authorities have shut down an online discussion forum that
reported on anti-corruption protests in a village in the
country's south as well as a Web site serving ethnic Mongolians,
overseas monitors said Tuesday.
China routinely shuts down or blocks Web sites that operate
outside of government control, but the issue has received
heightened international attention in recent weeks with the
publication of new rules aimed at stifling online dissent.
Radio Free Asia, a U.S.-based broadcaster, said an online forum
that covered protests in the village of Taishi has been closed.
It said the site had been popular among academics, journalists
and rights activists.
Residents of Taishi, which is near the manufacturing hub of
Guangzhou, had demanded that their village chief be removed from
office and investigated for allegations of embezzlement and
Several villagers were reportedly injured in a clash with police
last month when they tried to prevent police from seizing
accounting ledgers that they said contained evidence of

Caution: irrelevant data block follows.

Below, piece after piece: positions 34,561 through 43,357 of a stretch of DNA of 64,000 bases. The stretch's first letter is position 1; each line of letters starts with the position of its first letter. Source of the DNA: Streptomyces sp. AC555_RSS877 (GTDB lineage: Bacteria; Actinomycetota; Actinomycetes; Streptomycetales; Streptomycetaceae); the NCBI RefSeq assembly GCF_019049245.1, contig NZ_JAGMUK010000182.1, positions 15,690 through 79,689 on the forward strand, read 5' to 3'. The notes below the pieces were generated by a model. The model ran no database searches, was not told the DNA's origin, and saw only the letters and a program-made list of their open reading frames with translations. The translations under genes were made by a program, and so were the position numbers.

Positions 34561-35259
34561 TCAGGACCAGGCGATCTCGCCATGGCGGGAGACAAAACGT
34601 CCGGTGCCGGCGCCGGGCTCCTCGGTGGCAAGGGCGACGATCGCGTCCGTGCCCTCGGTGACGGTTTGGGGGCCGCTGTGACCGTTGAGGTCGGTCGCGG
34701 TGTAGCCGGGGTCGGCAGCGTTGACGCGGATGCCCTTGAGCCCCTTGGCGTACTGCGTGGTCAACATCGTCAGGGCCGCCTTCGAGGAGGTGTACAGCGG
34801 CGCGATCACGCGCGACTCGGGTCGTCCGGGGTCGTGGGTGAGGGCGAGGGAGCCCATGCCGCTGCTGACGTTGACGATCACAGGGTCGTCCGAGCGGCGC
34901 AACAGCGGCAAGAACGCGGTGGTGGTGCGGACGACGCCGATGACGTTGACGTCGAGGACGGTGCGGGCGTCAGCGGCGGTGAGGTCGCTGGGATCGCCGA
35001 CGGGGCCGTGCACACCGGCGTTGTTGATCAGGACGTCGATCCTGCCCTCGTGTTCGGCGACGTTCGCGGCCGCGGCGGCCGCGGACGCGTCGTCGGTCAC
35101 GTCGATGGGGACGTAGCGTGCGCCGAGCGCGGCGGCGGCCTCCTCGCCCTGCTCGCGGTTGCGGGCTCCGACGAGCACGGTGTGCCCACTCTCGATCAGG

local authorities have refused to comment.
The Taishi protest came amid a series of increasingly bold
actions by villagers around China to bring attention to
grievances ranging from pollution to corruption and illegal land
Meanwhile, the Paris-based group Reporters Without Borders said
China had shut down an online forum for ethnic Mongolian
students, called www.ehoron.com, for allegedly hosting
separatist content. Attempts Tuesday to view the page called up
a message that said: "You are not authorized to view this page."
The press group said Beijing's controls on ethnic minorities
were more restrictive than for the rest of China's population.
It said the government also temporarily closed the Web site of a
law firm in China's Inner Mongolia region, called
www.monhgal.com. That site could be accessed Tuesday.
China last month issued new rules banning Internet news services
from inciting illegal assemblies, marches and demonstrations as
well as prohibiting activities on behalf of unauthorized civil